Calistoga Wines to Know

One can't help but notice the history in Calistoga. This is the one place in Napa Valley that treasures nostalgia. And, for wines, it means there's a lot of unique old vines!

For example, you'll find varieties like Zinfandel, Petite Sirah and Charbono (A rare one indeed! The same as Argentina's "Bonarda") planted amongst the Cabernet Sauvignon. The odd, old vines are an exciting feature in this slice of Napa Valley.

As far as flavors are concerned, think "ripe" and "dusty." You can practically taste the minerality from the area's volcanic-heavy soils.

Looking over Kenefick Ranch Vineyards in Calistoga – the narrowest part of Napa Valley.

Notable Vineyards (and Wineries) in Calistoga

If there's one winery that everyone gushes over in Calistoga, it's Chateau Montelena Winery. This fairytail-like estate sits tucked away on a knoll. It's most famous for its 1973 Chardonnay, which was THE Chardonnay that competed–and won–the Judgement of Paris tasting in 1976.

An exclusive vineyard in Calistoga (as in not easy–or near impossible–to visit) but worth knowing about is Eisele Vineyard. This vineyard was first planted in the 1880s and has been known for its Cabernet since the 1970s.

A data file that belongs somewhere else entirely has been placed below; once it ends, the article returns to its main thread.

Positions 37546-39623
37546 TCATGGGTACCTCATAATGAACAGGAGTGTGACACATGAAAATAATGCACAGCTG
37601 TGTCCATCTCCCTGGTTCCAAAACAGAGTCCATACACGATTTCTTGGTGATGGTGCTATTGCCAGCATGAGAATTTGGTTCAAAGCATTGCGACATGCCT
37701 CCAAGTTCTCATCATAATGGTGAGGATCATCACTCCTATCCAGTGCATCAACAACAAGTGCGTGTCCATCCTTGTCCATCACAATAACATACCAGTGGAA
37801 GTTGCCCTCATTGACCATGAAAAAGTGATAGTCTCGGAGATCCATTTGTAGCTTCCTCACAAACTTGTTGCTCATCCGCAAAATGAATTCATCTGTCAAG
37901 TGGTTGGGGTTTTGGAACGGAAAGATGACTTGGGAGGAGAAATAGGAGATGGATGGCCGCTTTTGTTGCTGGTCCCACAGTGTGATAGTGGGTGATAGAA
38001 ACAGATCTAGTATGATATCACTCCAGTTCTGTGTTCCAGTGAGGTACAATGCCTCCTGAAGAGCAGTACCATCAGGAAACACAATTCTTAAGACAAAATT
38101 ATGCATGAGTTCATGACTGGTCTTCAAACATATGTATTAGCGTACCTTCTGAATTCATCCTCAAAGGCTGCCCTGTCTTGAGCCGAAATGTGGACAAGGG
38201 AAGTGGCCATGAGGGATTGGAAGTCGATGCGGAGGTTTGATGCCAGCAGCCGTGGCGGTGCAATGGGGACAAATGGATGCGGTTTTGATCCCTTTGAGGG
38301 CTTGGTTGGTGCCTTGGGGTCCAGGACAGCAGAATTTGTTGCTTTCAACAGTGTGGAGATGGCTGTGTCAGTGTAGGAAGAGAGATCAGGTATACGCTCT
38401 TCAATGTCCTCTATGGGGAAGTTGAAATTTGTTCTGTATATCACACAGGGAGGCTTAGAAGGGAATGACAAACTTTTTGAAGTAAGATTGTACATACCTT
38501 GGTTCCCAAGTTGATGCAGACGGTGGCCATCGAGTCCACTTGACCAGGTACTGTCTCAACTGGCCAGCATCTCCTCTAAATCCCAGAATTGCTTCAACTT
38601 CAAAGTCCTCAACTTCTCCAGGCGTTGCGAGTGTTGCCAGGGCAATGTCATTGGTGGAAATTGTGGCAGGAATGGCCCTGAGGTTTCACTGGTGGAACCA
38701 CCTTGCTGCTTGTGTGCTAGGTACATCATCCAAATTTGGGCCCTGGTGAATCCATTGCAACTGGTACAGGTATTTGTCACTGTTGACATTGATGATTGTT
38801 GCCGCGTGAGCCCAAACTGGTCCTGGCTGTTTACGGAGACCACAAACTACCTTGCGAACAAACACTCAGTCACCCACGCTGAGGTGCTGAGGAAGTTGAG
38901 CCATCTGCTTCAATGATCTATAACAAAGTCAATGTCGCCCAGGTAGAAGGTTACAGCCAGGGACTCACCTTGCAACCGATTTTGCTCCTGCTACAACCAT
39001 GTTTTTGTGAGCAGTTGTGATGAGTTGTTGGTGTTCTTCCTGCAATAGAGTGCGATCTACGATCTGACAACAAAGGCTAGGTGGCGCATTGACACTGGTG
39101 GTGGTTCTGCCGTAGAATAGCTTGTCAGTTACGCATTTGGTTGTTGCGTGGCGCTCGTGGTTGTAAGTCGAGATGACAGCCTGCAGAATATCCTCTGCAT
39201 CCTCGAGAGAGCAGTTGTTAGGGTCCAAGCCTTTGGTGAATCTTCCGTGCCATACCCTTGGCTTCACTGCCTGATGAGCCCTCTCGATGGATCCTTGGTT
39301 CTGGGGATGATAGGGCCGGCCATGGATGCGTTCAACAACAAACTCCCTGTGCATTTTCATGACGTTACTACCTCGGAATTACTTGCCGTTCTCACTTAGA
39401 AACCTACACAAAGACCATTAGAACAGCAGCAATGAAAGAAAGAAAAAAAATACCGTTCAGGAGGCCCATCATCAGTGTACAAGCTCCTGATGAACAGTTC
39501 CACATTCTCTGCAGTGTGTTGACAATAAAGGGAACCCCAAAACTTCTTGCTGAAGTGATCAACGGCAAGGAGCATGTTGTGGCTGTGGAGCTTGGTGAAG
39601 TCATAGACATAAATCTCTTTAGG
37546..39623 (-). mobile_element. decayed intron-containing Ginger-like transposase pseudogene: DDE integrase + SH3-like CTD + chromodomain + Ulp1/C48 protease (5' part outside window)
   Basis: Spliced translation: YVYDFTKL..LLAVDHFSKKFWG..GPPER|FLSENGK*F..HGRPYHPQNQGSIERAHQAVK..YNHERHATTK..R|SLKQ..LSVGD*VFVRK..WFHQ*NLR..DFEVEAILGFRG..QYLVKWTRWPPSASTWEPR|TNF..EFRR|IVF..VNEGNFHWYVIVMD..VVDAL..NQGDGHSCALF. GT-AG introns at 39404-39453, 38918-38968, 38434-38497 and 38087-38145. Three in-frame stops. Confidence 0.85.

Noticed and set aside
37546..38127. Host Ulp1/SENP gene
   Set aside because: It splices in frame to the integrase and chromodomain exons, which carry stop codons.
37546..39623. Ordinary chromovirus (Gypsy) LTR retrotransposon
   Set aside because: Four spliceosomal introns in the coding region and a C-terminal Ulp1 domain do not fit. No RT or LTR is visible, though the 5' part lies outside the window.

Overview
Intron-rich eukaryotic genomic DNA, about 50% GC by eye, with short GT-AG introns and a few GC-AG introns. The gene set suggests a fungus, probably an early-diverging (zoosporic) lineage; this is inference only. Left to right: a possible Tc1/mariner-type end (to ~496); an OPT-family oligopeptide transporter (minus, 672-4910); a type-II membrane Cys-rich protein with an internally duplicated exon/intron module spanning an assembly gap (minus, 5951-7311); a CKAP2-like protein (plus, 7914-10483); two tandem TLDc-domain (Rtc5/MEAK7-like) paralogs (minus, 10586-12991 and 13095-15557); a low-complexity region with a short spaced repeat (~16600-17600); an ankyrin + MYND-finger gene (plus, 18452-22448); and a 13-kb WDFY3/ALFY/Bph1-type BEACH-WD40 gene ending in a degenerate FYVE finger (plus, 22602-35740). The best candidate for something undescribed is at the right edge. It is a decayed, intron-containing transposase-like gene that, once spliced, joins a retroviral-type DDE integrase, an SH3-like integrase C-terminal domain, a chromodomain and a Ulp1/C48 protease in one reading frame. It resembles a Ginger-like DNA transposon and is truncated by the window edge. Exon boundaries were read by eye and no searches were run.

The vineyard has shown up in many famous wines throughout the years, including wines from Conn Creek, Joseph Phelps "Insignia," and now Araujo who manages the estate biodynamically. Perhaps one of the more interesting wines from Eisele is the Syrah.

But honestly, this is just the tip of the iceberg. There are many historic, fascinating stories in Calistoga that you need to uncover and then go taste. Especially, if you dig history and dirt.

Calistoga Terroir

Daytime temperatures in Calistoga indeed get hot – upwards of 100°F (38°C) during the day. However, there is a break in the hills to the west called the Chalk Hill gap that lets cool air in at night.

The breeze makes the temperature shift between day and night as high as 50 degrees Fahrenheit (big!). This diurnal shift helps vines rest at night to preserve acidity in grapes. The result is ripe-tasting wines that aren't flabby.

Another feature is the volcanic soils. This part of the valley has the most volcanic origin soils. For fans of mineral-driven wines with tension between fruit and earth – this is your hotspot.

Calistoga AVA Facts

  • The Calistoga AVA was finally established in January of 2010.
  • Calistoga AVA has the most extreme diurnal swing of all the Napa Valley AVAs.
  • Calistoga has vineyards as high as 1200 feet above sea-level.
  • Over 50% of the grapes in Calistoga are Cabernet Sauvignon.
  • The total AVA area is 12,713 acres with approximately 625 acres of planted vineyards.
  • Soil Types: Volcanic stony or cobbly loam, and heavier clay-silt soils.